On December 13, 2022, CBRE released its economic outlook report for 2023. High interest rates, coupled with an anticipated recession will make 2023 a challenging year for commercial real estate. Though inflation eased in late 2022, it was still running at more than 7%. CBRE Economists add that the Fed will continue raising rates until it sees a marked reduction in inflation nearer to its 2% target. Weakening fundamentals and higher cost of capital will generally lower asset values.
The report notes that a recession will not be particularly deep. Corporate finances are in good shape and employers will shun excessive layoffs to avoid losing employees in a tight market for skilled labor. While consumer confidence is highly subdued, average household debt is low compared with the onset of previous recessions. These factors again reinforce a moderate downturn, with unemployment unlikely to breach the 6% level. Inflation will be significantly lower by the second half of 2023, setting the stage for falling interest rates and the beginning of a new cycle that will last well into the next decade.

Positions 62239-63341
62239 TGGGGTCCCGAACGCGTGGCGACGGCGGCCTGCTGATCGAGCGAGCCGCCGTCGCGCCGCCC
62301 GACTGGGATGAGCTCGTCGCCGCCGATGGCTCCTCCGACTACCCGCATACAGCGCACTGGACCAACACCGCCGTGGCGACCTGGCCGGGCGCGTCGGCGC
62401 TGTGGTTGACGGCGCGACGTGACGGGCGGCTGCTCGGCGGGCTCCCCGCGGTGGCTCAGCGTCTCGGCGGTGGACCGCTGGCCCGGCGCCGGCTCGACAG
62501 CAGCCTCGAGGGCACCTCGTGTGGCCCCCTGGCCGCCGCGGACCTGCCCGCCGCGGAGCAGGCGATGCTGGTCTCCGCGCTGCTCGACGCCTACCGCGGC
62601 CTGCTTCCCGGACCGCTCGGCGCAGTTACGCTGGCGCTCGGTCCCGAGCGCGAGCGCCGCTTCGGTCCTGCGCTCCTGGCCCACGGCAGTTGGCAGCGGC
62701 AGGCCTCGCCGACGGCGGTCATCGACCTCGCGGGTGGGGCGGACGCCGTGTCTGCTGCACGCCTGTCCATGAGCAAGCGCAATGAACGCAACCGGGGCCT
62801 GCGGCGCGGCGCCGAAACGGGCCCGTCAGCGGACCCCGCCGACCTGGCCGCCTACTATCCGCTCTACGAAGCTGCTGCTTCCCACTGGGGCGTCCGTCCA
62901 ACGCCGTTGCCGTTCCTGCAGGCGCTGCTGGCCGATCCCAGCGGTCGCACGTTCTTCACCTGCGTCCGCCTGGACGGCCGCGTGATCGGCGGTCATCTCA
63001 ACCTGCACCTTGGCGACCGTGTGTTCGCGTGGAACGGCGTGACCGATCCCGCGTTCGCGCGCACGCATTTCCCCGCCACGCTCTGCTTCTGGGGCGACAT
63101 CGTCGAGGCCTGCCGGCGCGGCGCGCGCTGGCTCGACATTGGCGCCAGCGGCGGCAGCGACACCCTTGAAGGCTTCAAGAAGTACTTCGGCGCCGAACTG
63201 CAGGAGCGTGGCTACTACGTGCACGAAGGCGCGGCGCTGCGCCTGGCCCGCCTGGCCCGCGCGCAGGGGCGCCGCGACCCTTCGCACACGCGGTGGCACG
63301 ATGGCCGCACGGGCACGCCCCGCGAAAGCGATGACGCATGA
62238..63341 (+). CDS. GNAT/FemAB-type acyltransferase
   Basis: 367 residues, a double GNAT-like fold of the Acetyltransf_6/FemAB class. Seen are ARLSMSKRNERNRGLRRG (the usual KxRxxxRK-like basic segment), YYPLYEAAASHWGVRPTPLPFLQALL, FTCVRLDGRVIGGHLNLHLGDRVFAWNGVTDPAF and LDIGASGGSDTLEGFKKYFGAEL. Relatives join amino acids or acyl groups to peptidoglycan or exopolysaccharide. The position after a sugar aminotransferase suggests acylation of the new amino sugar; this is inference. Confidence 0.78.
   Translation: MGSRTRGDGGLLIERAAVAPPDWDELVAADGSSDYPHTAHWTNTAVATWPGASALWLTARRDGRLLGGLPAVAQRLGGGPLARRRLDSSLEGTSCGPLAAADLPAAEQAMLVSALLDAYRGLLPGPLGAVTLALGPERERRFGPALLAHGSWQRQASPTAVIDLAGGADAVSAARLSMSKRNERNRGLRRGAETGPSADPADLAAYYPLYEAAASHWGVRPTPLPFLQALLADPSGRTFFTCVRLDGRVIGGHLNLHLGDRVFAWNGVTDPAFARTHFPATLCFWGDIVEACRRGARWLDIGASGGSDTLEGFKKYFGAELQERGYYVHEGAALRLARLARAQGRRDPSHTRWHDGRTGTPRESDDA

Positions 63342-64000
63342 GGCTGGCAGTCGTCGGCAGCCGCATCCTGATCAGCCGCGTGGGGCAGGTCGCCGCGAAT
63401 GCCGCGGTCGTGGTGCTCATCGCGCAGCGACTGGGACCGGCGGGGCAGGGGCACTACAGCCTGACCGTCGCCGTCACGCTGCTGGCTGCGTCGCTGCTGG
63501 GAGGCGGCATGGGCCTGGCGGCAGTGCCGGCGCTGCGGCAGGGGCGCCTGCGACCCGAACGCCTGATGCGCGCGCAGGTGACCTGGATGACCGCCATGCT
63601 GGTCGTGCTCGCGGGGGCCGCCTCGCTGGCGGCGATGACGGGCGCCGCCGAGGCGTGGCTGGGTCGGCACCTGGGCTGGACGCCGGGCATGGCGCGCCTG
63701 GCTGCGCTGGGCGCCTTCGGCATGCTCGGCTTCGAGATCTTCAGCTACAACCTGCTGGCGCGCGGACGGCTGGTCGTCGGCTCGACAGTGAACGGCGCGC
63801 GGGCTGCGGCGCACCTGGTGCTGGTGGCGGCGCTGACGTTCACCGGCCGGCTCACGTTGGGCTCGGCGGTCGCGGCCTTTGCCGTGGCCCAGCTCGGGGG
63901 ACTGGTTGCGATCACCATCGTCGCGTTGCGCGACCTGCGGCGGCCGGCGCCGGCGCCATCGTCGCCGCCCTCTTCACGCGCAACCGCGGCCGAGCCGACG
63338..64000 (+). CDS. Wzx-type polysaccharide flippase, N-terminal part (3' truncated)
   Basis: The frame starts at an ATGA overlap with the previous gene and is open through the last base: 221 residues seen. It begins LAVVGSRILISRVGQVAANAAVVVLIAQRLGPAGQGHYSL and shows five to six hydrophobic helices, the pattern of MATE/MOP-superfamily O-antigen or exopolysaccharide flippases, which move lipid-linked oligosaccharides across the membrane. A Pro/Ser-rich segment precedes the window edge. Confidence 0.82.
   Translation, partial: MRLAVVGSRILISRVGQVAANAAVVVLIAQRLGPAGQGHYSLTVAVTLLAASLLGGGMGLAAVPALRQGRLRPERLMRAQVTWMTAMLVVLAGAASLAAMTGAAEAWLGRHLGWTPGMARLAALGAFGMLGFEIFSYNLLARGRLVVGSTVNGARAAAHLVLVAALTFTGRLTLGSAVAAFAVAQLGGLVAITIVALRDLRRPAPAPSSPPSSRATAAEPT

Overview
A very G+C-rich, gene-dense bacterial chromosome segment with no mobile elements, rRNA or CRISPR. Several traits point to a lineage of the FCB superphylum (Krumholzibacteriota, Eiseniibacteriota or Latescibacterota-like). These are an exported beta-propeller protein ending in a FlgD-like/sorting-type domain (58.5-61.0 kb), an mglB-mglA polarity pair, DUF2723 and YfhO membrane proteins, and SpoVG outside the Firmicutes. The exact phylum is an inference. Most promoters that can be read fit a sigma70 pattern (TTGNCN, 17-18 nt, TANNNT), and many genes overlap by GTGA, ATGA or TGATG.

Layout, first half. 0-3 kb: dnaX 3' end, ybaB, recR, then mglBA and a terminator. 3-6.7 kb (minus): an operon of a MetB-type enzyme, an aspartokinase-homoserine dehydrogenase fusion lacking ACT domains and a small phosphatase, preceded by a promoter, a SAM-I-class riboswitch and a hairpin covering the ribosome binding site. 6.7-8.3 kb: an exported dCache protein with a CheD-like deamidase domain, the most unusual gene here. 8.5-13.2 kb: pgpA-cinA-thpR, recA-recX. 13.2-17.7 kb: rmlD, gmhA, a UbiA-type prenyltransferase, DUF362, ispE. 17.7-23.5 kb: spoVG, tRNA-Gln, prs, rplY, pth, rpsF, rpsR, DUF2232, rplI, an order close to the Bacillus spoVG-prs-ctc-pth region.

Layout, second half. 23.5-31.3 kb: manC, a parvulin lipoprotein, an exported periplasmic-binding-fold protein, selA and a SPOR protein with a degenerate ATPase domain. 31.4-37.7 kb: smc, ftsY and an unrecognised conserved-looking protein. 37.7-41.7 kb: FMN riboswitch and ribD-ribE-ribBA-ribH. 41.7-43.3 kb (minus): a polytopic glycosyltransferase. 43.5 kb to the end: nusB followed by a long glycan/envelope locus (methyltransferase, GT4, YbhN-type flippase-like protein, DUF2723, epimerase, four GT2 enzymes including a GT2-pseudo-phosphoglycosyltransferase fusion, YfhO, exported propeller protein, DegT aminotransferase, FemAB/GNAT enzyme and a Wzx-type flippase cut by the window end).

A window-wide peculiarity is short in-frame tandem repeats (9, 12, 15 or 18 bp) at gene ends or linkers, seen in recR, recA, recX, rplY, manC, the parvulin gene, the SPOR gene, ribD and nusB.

Despite these positive signs, the report notes the pace of change will not ease. The growth of the digital economy will continue to affect real estate demand. Hybrid working offers many benefits for businesses and employees, but companies and the office sector will have to evolve. Cities too will need to adjust to new commuting patterns and reduced office demand. The resurgent retail sector is just now reaping the benefits of a long period of change, which is attracting keen investor interest. Data centers and industrial real estate will probably be the most resilient sectors and the housing shortage will benefit the multifamily sector. The hotel sector’s recovery from pandemic restrictions will continue but life sciences activity, which was turbocharged by COVID, will ease for a while as venture capital becomes scarcer. All sectors in all places will be required by governments, occupiers and investors to make significant decarbonization efforts.